While most employees are enjoying a holiday break, some conference rooms are buzzing with presentation designers, marketing professionals and executives who are preparing to take the stage at the giant International Consumer Electronics Show, CES 2018 in Las Vegas. As a communication advisor who has spent plenty of weekends in those conference rooms, I’ll reveal exactly how CEOs of the world’s largest tech companies are preparing to make a splash at the mammoth conference.
If you’re an entrepreneur, leader or business professional who wants to wow an audience, these five steps will help you prepare a winning presentation.
1. Start by story boarding.
Just as award-winning film directors don’t start the process by picking up a camera, dynamic presentations aren’t created by first opening PowerPoint. Great speakers storyboard–drawing, sketching or white boarding their ideas.
Before you design slides, consider the personal stories that you want to tell. For example, check out this keynote from Under Armour CEO Kevin Plank at CES 2017. “Every great brand is like a great story,” he began. Plank kicked off the presentation with his personal story. He talked about his passion for athletics as a college football player. He vividly remembers practicing in the summer at the University of Maryland when he came up with the idea of making an alternative to the “sweat-soaked, drenched, cotton t-shirt.”
Slides complement the story, but the story comes first.
2. Design visually-appealing slides.
When Plank was telling his story, he didn’t use bullet points. He showed family photographs. Great presenters don’t use bullet points. It’s a well-established rule in the neuroscience literature that pictures are more easily recalled than text on a slide. Researchers have found that if your audience hears your idea, they will recall about 10 percent of the content. If they hear the information and see a picture, it’s likely they will retain 65 percent of the content. Tell stories and show pictures.
3. Build in wow moments.
Audiences won’t don’t remember the font choice on slide 14 or the chart on slide 28. They do remember wow moments, the one experience they’ll talking about long after the presentation is over. Intel CEO Brian Krzanich builds in wow moments in each of his CES keynotes. In Intel’s 2016 CES keynote when it introduced consumer drones, part of the stage was set up to look like a forest. It had a replica of an outdoor bicycle trail with fake trees. As a cyclist navigated the trail, a drone followed the rider and recorded the journey. Krzanich described it as “The first truly intelligent consumer drone” powered by Intel Real Sense technology. Watch for wow moments in Intel’s keynote at CES 2018.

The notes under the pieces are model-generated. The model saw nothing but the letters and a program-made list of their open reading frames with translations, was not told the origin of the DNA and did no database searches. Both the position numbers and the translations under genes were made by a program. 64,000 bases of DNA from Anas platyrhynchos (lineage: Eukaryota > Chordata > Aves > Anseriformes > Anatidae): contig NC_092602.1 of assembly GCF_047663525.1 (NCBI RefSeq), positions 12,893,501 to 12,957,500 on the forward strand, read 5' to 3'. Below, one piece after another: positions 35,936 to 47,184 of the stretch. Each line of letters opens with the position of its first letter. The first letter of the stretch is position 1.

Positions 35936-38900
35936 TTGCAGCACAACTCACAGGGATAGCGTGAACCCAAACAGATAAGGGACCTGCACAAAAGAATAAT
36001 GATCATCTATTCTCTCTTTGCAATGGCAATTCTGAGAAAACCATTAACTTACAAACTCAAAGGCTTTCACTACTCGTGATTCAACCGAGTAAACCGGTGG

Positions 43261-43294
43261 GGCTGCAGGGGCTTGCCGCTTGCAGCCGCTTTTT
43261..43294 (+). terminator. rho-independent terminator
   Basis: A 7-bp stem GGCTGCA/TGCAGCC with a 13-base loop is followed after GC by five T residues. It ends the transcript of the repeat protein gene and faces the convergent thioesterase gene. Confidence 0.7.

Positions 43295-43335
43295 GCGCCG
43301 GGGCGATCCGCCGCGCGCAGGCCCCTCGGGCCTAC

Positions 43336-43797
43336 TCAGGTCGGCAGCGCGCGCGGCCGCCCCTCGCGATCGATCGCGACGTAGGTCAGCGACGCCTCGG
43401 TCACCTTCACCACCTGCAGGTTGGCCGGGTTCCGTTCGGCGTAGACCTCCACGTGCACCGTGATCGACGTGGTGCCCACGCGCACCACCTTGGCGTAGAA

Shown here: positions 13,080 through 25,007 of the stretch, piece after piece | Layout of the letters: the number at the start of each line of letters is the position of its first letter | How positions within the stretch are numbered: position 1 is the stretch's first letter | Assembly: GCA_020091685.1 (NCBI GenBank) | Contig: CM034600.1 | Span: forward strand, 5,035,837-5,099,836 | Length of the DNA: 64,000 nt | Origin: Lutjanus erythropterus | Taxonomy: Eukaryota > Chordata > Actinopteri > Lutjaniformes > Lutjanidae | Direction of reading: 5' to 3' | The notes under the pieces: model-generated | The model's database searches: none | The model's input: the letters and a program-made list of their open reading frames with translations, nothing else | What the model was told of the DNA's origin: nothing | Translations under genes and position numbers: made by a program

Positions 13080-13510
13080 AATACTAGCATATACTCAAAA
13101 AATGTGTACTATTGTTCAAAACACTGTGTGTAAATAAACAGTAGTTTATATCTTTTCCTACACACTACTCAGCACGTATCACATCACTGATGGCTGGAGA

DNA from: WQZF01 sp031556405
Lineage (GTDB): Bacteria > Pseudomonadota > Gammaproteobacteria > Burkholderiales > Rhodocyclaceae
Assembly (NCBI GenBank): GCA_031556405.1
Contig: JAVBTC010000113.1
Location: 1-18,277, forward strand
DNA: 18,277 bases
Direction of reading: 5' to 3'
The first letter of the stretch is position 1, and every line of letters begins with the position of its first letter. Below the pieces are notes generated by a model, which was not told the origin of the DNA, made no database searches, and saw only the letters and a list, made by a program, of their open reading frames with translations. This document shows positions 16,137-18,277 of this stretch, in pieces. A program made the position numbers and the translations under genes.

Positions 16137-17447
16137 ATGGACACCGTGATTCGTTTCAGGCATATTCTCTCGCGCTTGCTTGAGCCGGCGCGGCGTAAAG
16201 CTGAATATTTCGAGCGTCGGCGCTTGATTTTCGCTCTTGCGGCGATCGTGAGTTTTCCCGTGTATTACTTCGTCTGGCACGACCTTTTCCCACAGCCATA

4. Work the stage.
All too often, business speakers forget that audiences experience a presentation through words, body language and vocal inflections. It’s important to rehearse what you’re going to say and how you’re going to say it. A powerful presence includes: eye contact, hand gestures, and open posture. Having an “open posture simply means that you own the stage. Keep your arms wide open. Don’t cross your arms in front of your body or keep your hands in your pocket. Set your arms free. Walk the stage. People with open posture–or what researchers call “postural expansiveness” appear more confident.
5. Practice…a lot.
Great speakers make their presentations look effortless because they put a lot of effort in getting right. I always recommend using a video recording to capture your rehearsals. Watch the recording and others for feedback. Ask yourself the following questions: Are you making eye contact with different sections of the audience? Are your gestures open and confident? Are you reading from slides? If so, you need to put in more hours to internalize your key ideas.
Busy leaders don’t like the fifth step, but there is a very real difference between presenters who haven’t put in the time and those who have rehearsed the entire presentation over and over. The latter are less nervous, more confident and, as a result, more dynamic.
CES is a big stage for the biggest tech companies in the world. Your stage might be smaller, but no less meaningful for your career and your company. Put in the steps to make it great.